Kathleen Sawdo

Boozhoo, my name is Kathleen Sawdo. I am Anishnawbe Kwe from Lac Des Mille Lacs First Nation, Treaty 3 area. I am from the Bear Clan. I was taught to introduce myself this way to honour my people as well as to honour those to whom I am speaking. I am also proud to be part white as well. Some may call me a ‘halfbreed’ and that’s okay. I know I walk between two worlds and I feel truly blessed to have come from such strong and vibrant people on both sides.

I am a mother of two handsome young men and an aunty to one niece and two nephews. My journey, finding my way in both worlds, has been a struggle, like many of us. A significant portion of my childhood years was spent in a physically and spiritually abusive home. I don’t talk about this too often but it has been part of my journey and I am not ashamed of it. I was often called ‘stupid lazy Indian’ or ‘dirty’ because of my brown skin. It was at this time in my childhood, I learned that being an Indian was not a good thing, that being Indian would make someone hate you and want to hurt you. Needless to say, I learned a lot of not so good things from the person who hurt me. But, I have also learned some pretty good things too. I have learned how not to hurt people, how to be kind and how to be strong.

While I still have the scars on my body, it has been through learning who I am, as an Anishnawbe, that has healed my spirit. I have learned that what happened to me was wrong and that being Indian is not bad, it is a gift.

Once I began my healing I started to feel good about myself and I decided to go back to school. I was really scared, thinking maybe I wouldn’t be able to succeed in a university environment. So, I decided to start small, registering myself in the Information Access and Protection of Privacy Certificate Program (IAPP) at the University of Alberta. I completed that program in one year. After graduating from that program, I received my second eagle feather, to honour my accomplishment. This was a huge moment for me and my children. I actually started something, finished it, and more importantly my children saw me do this! I realized I can succeed at university. I am good enough.

I registered right away for the Human Resources Management Program at what was then Grant MacEwan College (now a university). I graduated in November 2009 from Grant MacEwan University with my HR Certificate. I am also proud to say that for my graduation, I requested special permission to wear a traditional shawl over my convocation regalia. Grant MacEwan University granted my request and, as a result, it has formally agreed that any student wishing to wear culturally significant regalia to convocation may do so if requested! I had no idea that no Aboriginal student had ever asked permission to do this but I am happy that my special request will hopefully make it easier for those who will graduate after me. I am now in the last term of the Human Resources Management diploma program at the university. I plan to graduate this spring and continue on to earn a degree.

To help convey some of what my journey has been like as well as my hopes for the future, I have included part of the thank you letter I wrote to Grant MacEwan University.

“I was scared, there were so many people looking at me…some friendly, some not so friendly. I think it was because I wore my hair in braid ties and wore a traditional shawl over the graduation gown (I don’t think some had seen that before).

We were ushered in to take our seats. Then it started….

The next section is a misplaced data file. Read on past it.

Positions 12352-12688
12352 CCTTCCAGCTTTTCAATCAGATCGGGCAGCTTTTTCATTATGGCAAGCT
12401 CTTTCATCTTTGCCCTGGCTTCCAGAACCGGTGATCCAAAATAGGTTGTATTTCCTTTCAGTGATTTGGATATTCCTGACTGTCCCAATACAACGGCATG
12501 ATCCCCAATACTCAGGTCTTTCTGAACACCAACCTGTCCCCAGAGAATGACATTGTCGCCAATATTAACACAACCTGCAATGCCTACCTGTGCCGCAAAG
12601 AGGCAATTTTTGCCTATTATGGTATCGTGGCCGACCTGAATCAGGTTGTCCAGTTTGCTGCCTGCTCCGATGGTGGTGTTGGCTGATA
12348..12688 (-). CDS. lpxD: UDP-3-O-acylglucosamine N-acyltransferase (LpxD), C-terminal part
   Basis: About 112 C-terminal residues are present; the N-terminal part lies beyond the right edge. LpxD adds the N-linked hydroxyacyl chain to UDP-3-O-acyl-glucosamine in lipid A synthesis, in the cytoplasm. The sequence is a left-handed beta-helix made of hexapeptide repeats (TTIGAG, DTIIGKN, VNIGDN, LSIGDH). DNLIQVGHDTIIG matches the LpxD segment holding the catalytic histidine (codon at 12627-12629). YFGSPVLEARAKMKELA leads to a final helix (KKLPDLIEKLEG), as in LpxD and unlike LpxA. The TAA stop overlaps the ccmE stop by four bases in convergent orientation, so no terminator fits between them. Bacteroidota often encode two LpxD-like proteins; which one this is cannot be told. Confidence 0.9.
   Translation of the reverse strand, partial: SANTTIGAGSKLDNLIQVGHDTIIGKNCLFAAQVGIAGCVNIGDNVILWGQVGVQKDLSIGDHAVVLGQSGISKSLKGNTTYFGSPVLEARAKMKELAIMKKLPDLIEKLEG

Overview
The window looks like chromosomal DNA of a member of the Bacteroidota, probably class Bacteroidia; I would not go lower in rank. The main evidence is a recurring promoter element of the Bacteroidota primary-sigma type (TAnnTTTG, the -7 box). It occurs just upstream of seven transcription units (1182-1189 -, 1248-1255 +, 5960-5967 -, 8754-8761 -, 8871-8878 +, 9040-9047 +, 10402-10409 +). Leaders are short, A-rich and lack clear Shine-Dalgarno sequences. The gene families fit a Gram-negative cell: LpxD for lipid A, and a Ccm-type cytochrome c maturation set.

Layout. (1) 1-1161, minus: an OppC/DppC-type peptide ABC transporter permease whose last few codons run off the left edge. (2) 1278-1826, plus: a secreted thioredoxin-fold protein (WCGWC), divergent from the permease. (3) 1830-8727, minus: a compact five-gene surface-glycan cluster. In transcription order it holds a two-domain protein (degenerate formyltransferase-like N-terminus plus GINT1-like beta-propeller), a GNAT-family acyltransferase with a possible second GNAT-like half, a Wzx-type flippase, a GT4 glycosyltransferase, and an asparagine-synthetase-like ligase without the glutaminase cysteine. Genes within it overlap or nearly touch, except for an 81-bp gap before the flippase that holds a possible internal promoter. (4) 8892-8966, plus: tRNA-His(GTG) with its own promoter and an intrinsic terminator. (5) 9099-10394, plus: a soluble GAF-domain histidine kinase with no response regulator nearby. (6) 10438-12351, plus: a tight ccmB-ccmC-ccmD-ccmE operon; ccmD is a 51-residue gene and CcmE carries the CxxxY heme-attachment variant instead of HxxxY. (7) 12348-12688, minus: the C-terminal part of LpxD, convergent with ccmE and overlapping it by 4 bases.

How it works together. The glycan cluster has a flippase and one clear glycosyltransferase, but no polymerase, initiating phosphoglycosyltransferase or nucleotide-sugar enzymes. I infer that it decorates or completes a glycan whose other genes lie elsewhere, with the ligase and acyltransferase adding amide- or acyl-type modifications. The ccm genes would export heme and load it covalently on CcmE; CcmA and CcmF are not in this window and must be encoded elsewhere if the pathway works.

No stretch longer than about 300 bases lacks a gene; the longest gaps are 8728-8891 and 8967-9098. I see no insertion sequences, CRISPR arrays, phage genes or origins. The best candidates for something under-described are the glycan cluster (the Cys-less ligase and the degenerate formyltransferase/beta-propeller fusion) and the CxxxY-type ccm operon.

….with the sound of a rattle. 
…then the drums!

I know that sound and tears began to well up in my eyes. Yes, it’s true. Grant MacEwan University began the fall convocation, this ceremony, with the sounds of my people.

At that moment I felt a huge wave of emotion. I felt so proud and really kind of shocked.

I listened to Asani sing, with tears. It was not so long ago that I remember going to school and having kids spit on me because I was ‘Indian’.

It was not so long ago that I remember my children being bullied because they were the only native kids in that particular school.

It was not so long ago, that people I work with had to fight to get Aboriginal programming to help break down systemic racism in the workplace (that fight still continues).

It was not so long ago, that people I know had to ask the Indian Agent for permission to leave the reserve.

It really was not so long ago at all.

I cried during the song because I thought of all those things. I cried because I thought…look how far we’ve come! I am sitting here as a university graduate. I am sitting here listening to the sounds of drums and rattles, not only during the convocation, but the opening of the ceremony!”

I have worked full time, supported my family and volunteered in my community (sometimes at the sacrifice of my grades), all while carrying a full course load. I don’t tell you this to brag, but rather to let you know, that if you are able to dream, then you have the ability and capacity to obtain these dreams.

Now, I am 36 years old, a mother, a university graduate, the regional representative for the Canadian Association of Professional Access and Privacy Administrators (CAPAPA), student representative for the Leadership Steering Committee for the Government of Alberta’s Aboriginal Recruitment and Retention Initiative. And, I am smiling, not because I am a ‘stupid lazy Indian’, but because I am as the Creator made me. I am Anishnawbe and I am white, and I was made for a purpose!

Editorial note: Kathleen was selected to participate in the Inclusion Works ’09 national Aboriginal recruitment fair last April in Vancouver. We were so impressed with her ability and desire to move the cause of inclusion forward that we have decided to fly her to Toronto to help us at Inclusion Works ’10, April 27-29, 2010 in Toronto.

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